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Deputies Rescue Woman Trapped In SUV In Water Filled Ditch

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TAMPA (CNN) - A woman managed to survive nearly drowning after she was trapped in a sinking car.

The Florida Highway Patrol says Amanda Antonio, 33, was driving eastbound on Interstate 4 just past the U.S. 301 exit when another vehicle cut her off, causing her to lose control of her 2008 Toyota Scion.

Antonio drove off the interstate, her SUV ending up overturned and slowly sinking in a deep, water-filled ditch. The mucky brownish water quickly rose up from Antonio's chest up to her neck.

Dispatchers received her desperate call for help at 3:48 a.m.

"We had thirteen units trying to race up-and-down I-4 near the fairgrounds in a dense, dense fog," said Hillsborough County Sheriff's Office spokesman Daniel Alvarez. "Our lights are bouncing back at us from the fog as we're trying to find this woman that is literally drowning."

One deputy eventually spotted the back end of the SUV sticking out from the waist-deep muddy water. The deputy helped calm Antonio down and keep her in an air pocket until the sheriff's office dive team could arrive.

Deputies Chris Sullivan and Jeremy Pollack quickly realized they needed to get to Antonio very quickly.

"It was thick, disgusting muddy water that came up to your chest and was very difficult to move through," said Sullivan, a member of the dive team.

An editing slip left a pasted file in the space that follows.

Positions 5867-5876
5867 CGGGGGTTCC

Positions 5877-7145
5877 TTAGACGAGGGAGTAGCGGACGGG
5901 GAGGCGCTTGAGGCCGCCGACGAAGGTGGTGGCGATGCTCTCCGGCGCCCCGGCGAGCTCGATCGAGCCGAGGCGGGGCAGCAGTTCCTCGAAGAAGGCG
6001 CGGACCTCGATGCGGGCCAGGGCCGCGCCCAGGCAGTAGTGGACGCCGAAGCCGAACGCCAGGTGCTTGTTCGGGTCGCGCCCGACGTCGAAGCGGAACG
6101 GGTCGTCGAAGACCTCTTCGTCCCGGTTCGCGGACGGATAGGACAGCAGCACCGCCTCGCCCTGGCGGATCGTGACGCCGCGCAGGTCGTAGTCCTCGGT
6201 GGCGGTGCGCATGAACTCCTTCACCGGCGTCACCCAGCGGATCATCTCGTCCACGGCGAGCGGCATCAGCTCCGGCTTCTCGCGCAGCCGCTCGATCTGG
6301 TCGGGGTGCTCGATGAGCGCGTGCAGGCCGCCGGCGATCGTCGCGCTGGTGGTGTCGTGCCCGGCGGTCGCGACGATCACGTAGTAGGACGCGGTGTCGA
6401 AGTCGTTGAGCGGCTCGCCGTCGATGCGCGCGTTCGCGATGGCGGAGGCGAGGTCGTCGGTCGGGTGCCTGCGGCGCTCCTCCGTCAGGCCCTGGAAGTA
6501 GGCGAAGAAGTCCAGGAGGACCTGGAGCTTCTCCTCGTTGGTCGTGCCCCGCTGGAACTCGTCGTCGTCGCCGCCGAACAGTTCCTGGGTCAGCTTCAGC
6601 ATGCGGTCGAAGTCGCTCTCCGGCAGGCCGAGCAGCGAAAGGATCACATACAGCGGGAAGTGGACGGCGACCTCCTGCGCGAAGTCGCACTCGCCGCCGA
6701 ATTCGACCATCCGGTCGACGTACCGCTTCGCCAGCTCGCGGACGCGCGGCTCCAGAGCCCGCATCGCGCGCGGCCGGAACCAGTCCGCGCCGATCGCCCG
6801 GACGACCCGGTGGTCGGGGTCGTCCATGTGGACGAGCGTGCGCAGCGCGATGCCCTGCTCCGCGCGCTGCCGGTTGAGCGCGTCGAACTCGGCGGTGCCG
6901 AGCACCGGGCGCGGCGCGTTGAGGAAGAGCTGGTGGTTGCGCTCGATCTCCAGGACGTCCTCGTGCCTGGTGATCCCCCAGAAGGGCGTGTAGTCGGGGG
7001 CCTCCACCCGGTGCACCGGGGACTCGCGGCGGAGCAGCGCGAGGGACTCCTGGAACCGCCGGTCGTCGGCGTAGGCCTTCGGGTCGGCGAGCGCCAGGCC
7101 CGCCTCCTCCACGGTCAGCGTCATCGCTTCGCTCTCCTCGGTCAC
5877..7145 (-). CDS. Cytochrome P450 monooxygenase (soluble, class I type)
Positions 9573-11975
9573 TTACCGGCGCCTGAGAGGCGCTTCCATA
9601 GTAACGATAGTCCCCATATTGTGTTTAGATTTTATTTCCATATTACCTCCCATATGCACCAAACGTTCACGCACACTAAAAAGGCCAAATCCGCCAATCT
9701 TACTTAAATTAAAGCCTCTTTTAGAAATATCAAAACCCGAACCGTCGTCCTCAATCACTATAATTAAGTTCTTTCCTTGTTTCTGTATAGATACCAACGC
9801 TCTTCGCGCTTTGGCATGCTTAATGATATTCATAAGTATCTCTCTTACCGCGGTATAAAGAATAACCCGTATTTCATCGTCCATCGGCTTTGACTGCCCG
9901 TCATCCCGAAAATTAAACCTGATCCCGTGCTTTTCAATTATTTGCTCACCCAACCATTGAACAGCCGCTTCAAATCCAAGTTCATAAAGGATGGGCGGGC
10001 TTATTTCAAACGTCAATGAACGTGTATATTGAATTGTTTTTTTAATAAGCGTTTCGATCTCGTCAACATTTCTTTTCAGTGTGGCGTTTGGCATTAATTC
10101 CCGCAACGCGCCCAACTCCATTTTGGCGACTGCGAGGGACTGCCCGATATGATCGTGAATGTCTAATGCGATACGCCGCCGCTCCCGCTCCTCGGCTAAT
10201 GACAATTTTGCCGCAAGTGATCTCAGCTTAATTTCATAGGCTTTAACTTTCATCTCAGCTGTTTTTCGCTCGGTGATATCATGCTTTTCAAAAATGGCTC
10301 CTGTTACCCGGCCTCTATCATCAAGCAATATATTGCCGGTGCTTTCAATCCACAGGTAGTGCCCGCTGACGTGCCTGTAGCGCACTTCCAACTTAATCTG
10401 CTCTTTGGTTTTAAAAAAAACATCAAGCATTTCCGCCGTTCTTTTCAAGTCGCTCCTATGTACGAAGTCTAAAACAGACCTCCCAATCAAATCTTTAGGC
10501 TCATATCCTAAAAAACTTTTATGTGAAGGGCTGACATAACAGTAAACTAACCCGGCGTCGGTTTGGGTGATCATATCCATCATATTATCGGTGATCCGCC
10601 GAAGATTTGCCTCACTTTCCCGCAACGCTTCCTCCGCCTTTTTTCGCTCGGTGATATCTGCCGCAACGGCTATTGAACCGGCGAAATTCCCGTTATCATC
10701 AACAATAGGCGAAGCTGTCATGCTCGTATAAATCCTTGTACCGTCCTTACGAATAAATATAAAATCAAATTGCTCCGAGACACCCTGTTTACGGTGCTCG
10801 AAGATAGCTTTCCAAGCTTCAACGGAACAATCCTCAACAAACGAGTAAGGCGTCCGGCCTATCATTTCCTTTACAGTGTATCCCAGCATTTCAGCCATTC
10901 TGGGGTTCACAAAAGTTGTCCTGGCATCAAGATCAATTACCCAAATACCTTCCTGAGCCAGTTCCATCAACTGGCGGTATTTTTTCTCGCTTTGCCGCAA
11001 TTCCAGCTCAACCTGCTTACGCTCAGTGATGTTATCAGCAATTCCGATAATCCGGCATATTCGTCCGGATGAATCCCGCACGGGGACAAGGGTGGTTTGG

The two deputies believe Antonio would not have been able to get out of the Toyota by herself as the SUV was nearly encased in mud.

Sullivan went into the water with an oxygen tank in case the air pocket disappeared. He could only pry open the driver's door eight inches due to the mud.

Pollack eventually freed Antonio through the passenger's side door which was not as encased in muck.

"As a dive team it's not a lot of chances that we get to actually have someone walk away from the scene, so we're very fortunate," said Sullivan.

The Florida Highway Patrols reports Antonio suffered only minor injuries in the crash. Paramedics transported her to Tampa General Hospital for treatment.

"New Year's we usually have stories that are tragic. Bad accidents. Today was a great scenario where everything just came together the right way," said Alvarez. "We fought the mud. We fought the weather. We fought the lack of knowing where she was. She came out alive because of a really good team effort."

Investigators said Antonio was wearing a seatbelt and alcohol was not a factor in this crash.

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